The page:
Data like that is why Goldman Sachs economists now say the unemployment rate could climb to a record 15% this year.

That’s an increase from the 9% unemployment those same economists were predicting earlier this month, and a far cry from their February prediction that unemployment would fall to a 67-year low this year.

As the virus’ reach and impact have deepened over the last few weeks, Goldman Sachs economists predict unemployment will skyrocket from the 3.5% where it stood in February.

“These forecast changes reflect the net effect of two directionally offsetting changes,” the Goldman Sachs economists wrote. “On the one hand, the anecdotal evidence and the sky-high jobless claims numbers show an even bigger output and (especially) labor market collapse than we had anticipated. This not only means deeper negatives in the very near term but also raises the specter of more adverse second-round effects on income and spending a bit further down the road.”

Goldman Sachs and other economists suggest that the unprecedented rise in unemployment is due to the outsized impact of the shutdown on the service industry, those whose jobs cannot be done remotely.

“Unfortunately, the service industry – hospitality, retail
and leisure specifically – will likely feel the sharpest and most immediate
economic pain from the coronavirus outbreak,” First American Chief
Economist Mark Fleming wrote in a report this week. “There are over 130 million
workers in the overall service sector, which accounts for 86 percent of total
nonfarm employment, so job losses are expected to be high in this
labor-intensive sector.”

That’s a recipe for record-breaking levels of unemployment.

Of course, Goldman Sachs’ predictions are modest compared to those of Federal Reserve Bank of St. Louis President James Bullard, who recently told Bloomberg that unemployment could climb to 30%.

Goldman Sachs suggests that the current climate should be a relatively short-lived one.

“Both monetary and fiscal policy are easing dramatically further, which will tend to contain these second-round effects and add to growth down the road,” the economists wrote of the steps the federal government and Federal Reserve have taken in recent days to stem the downturn.

“We have not made major changes in our assumptions on the time path of the recovery,” the report said. “While the uncertainty is substantial, we expect the lockdowns and social distancing to result in sharply lower new infections over the next month, and our baseline is that slower virus spread and adaptation by businesses and individuals should set the stage for a gradual recovery in output starting in May/June.”

The post Goldman Sachs predicts unemployment will hit 15% this year appeared first on HousingWire.

Source: HousingWire Magazine

Digital training for bankers paying off in coronavirus crisis

Customers are more reliant than ever on digital banking tools, and institutions like OceanFirst, BBVA and M&T are thankful they had invested in teaching employees to show customers how to use them.
Source: American Banker

High anxiety among energy lenders as oil prices plummet

Weak demand for oil and gas, brought on by the economic fallout of the coronavirus outbreak, has raised concerns of energy firms missing loan payments or even going bankrupt. Here’s how banks and regulators are trying to get ahead of potential problems.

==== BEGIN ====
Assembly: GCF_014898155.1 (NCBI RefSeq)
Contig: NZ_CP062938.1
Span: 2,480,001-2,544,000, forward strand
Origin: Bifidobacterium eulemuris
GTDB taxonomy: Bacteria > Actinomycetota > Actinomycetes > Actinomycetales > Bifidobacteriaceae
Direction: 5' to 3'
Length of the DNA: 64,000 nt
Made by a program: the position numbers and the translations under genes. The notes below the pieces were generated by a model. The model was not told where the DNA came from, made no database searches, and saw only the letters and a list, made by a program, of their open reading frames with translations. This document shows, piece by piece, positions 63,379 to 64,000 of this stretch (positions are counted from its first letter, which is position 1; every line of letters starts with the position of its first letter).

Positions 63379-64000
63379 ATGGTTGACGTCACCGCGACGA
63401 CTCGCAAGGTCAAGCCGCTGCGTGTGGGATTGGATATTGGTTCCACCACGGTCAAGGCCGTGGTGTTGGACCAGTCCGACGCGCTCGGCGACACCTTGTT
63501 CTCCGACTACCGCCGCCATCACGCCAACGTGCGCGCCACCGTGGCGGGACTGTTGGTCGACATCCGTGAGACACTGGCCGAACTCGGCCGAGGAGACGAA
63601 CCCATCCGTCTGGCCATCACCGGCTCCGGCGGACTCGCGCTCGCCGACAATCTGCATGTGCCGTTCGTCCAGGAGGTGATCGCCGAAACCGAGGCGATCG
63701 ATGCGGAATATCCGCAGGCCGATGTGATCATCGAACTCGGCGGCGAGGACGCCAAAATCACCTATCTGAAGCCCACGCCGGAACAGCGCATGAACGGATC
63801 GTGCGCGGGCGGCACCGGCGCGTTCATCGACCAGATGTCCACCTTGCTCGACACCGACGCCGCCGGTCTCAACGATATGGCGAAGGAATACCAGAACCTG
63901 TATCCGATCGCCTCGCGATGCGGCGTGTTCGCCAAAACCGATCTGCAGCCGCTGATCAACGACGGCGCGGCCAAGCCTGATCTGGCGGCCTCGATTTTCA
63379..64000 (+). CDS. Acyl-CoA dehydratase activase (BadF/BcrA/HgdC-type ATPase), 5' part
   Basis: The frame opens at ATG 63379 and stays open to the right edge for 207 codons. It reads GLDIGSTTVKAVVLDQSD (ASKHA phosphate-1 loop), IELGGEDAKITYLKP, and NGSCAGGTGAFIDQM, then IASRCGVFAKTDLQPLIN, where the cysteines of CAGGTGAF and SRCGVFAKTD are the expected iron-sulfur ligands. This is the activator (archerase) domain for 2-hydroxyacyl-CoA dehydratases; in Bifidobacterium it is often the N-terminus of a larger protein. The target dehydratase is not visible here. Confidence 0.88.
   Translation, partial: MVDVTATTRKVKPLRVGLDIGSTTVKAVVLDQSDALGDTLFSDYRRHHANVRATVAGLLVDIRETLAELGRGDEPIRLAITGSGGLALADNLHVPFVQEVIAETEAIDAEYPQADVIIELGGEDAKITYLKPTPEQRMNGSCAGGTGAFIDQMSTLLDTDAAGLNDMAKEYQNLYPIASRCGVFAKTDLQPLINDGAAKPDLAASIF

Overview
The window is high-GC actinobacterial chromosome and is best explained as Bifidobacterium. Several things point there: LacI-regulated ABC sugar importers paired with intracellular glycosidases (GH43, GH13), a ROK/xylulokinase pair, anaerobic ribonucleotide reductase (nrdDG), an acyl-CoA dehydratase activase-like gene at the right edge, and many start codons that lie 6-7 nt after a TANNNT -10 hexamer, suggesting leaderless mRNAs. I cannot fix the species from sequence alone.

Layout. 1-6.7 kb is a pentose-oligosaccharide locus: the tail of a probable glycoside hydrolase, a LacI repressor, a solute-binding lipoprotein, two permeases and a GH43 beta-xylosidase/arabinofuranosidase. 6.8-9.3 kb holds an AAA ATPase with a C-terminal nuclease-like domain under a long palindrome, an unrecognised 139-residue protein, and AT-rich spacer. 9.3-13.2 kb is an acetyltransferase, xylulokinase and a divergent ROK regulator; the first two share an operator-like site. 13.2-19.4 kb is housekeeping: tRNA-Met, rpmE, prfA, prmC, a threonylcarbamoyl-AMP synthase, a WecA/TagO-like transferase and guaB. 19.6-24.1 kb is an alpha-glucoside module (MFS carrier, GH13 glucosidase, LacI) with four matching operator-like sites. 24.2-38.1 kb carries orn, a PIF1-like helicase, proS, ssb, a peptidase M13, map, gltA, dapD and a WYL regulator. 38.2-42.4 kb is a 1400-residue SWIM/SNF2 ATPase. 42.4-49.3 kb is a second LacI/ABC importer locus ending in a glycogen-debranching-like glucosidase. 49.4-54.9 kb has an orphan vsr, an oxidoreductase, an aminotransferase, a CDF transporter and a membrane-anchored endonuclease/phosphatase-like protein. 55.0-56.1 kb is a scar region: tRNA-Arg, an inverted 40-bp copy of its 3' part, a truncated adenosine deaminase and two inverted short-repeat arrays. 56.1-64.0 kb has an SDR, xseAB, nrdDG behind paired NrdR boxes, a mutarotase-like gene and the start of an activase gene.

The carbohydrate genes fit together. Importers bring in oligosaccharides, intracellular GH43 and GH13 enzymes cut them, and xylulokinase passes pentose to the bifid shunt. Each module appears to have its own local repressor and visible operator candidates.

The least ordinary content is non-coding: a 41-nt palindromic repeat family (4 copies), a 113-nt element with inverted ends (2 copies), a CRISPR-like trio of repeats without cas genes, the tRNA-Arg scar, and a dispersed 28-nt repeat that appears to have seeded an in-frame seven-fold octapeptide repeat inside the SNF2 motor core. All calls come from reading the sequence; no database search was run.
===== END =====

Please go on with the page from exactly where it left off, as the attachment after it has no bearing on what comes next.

Source: American Banker pivots to virtual summit

During this very challenging time, mortgage and real estate professionals are working hard to keep the economic engine of housing running smoothly.

Lenders are working around the clock to help consumers refinance their loans, servicers are gearing up to provide mortgage forbearance, and real estate pros are pivoting to virtual open houses and remote online notarizations. It’s a time that demands a flexible, innovative approach from all parties, including marketers.

That’s why we’ve designed our third annual summit around The Agile Marketer. The concept of agile may have begun in the IT department, but innovative businesses are applying agile principles across their organizations to great effect. Agile marketing requires collaboration across teams, nimble creative execution and the ability to pivot quickly when priorities or market conditions shift.

At HousingWire, we’re leaning into agile marketing ourselves, pivoting to a virtual format for on June 11-12. We’ll be delivering all the energy, expert insights and connection you expect from an engage event through a platform that keeps everyone safe.

We understand the challenges facing mortgage and real estate
right now, and we’re lining up expert speakers to tackle agile execution on the
topics you need most, including:

  • How
    to make marketing a revenue center
  • How
    to maximize marketing’s influence as it integrates more with internal teams
    like sales and the C-suite 
  • The
    latest trends in social 
  • How
    to build a mortgage tech stack
  • Using
    video across platforms
  • Partnering
    with lead aggregators to supplement your business after the refi boom
  • Maximizing
    the Lender/Realtor relationship
  • Marketing
    in an economic downturn

We’ll also be hosting master class segments on branding and
voice from the industry’s best, as well as breakout sessions to showcase
innovative tech solutions.

It’s going to be a don’t-miss event for marketers as we all work our way through an altered landscape of home buying and selling. Join us by registering here.

The post pivots to virtual summit appeared first on HousingWire.

Source: HousingWire Magazine